[READ: June 8, 2016] The Complete Peanuts 1973-1974

I really enjoyed this volume a lot.  There were a lot of really funny jokes and the characters are really nicely distributed by now.  I don’t want to say that Schulz hit his stride around this time, because he’s been pretty solid right from the start, but this book was easily my favorite so far.  Possibly because it contained so much of Marcie and Patty who have easily become my favorites.

The year starts off somewhat inauspiciously with the anticlimactic return of Poochie.  She shows up, realizes that Snoopy isn’t a cute puppy anymore and leaves.  Never to be seen again.

More interesting is that Linus decides that since Charlie has been their manager for so long and worked so hard that they ought to throw him a commemorative dinner. They plan it for a couple of weeks and when he finally hears about it, his smile is awesome.  They even get Joe Schlobotnick to agree to come. Of course, then Marcie starts saying that they’d all be hypocrites if they actually showed up and said nice things about him since he’s a terrible manager.  And so they cancel it at the last-minute–while Charlie is there. (more…)

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boilenSOUNDTRACK: ANGEL OLSEN-Tiny Desk Concert #333 (January 27, 2014).

angelBob Boilen has liked Angel Olsen for some time, so when she did her Tiny Desk and most of us had never heard of her, he was already a fan.

Olsen plays a long set but with four songs.

She sits very still, strumming with her thumb and singing kind of low–not unlike Sharon van Etten.  The first song, “Unfucktheworld” is only two ans a half minutes.  The second song, “Iota,” is a little longer.  She sings in an affected almost falsetto style, although the guitar remains very spare.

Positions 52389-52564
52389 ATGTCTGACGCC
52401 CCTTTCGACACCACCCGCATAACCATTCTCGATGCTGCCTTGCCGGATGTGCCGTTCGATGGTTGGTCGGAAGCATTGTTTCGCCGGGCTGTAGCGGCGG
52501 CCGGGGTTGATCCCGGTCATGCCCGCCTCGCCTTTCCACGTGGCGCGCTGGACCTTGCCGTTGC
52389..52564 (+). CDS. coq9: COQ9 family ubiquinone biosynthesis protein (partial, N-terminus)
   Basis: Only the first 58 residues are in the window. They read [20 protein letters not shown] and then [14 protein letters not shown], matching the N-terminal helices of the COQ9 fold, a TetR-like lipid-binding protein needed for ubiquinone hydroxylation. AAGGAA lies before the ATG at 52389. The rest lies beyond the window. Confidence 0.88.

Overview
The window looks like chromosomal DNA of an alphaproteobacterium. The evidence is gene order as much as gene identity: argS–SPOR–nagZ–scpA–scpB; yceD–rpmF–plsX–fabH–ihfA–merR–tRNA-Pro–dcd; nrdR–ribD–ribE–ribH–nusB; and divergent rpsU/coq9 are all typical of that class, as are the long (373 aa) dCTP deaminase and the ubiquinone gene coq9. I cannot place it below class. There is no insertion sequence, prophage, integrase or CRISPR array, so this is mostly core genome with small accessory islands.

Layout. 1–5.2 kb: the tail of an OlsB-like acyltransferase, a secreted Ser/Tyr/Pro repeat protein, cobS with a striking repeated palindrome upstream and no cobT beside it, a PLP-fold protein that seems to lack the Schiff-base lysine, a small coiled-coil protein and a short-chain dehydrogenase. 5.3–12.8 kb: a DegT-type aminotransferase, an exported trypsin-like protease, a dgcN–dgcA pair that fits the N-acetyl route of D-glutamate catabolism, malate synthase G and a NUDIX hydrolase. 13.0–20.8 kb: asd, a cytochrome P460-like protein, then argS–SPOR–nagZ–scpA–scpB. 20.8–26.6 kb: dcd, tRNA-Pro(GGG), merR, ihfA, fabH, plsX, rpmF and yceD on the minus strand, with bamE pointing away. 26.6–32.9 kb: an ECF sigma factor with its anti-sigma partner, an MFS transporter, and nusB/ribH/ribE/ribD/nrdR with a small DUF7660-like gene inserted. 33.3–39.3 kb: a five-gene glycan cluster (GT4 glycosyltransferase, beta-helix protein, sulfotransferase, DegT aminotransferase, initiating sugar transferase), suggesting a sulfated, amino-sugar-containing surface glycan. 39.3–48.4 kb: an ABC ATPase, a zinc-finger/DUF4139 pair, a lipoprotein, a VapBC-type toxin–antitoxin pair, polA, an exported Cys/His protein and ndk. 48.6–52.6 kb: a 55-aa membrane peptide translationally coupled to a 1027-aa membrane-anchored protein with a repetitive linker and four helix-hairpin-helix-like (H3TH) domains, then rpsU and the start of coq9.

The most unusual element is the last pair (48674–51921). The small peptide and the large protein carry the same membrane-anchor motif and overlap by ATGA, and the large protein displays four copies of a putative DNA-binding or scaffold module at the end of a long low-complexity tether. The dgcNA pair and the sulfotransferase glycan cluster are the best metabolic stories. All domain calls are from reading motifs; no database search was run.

Between these songs, she is coy about the title of the new record although she is quick to say the first word of the title “burn.”  Later she admits that the final song contains the title of the album, if we wanted to spend time figuring it out.

I marvelled at how high the chords were that she played on “Enemy,”  She seems to eschew any bass for this song.  This one is five and a half minutes long and is just as slow as the others.

Before the final song they talk about whether this is the most awkward show she has done.  She says everyone is very alert–and indeed you can hear utter silence between songs.  But then they talk about the storm outside (and potential tornado) and how this show may never air if the storm is really bad.

“White Fire” is an 8 minute story song.  She does use the whole guitar for this one, which has many many verses.   Since I don’t really know Olsen’s stuff that well, I don’t know if this was a good example of her show or a fun treat to hear her in such an intimate way.

[READ: May 10, 2016] Your Song Changed My Life

This site is all about music and books, but you may be surprised to know that I don’t really like books about music all that much.  I have read a number of them—biographies, autobiography or whatever, and I don’t love them wholesale. Some are fine, but in general musicians aren’t really as interesting as they may seem.

What I do like however, is hearing a decent interview with musicians to find out some details about them–something that will flesh out my interest in them or perhaps make me interested in someone I previously wasn’t.  Not a whole book, maybe just an article, I guess.

I also really like Bob Boilen. I think he’s a great advocate of music and new bands.  I have been listening to his shows on NPR for years and obvious I have been talking about hundreds of the Tiny Desk Concerts that he originated.  I also really like his taste in music.  So I was pretty psyched when Sarah got me this book for my birthday.

I read it really quickly–just devoured the whole thing.  And it was really enjoyable. (more…)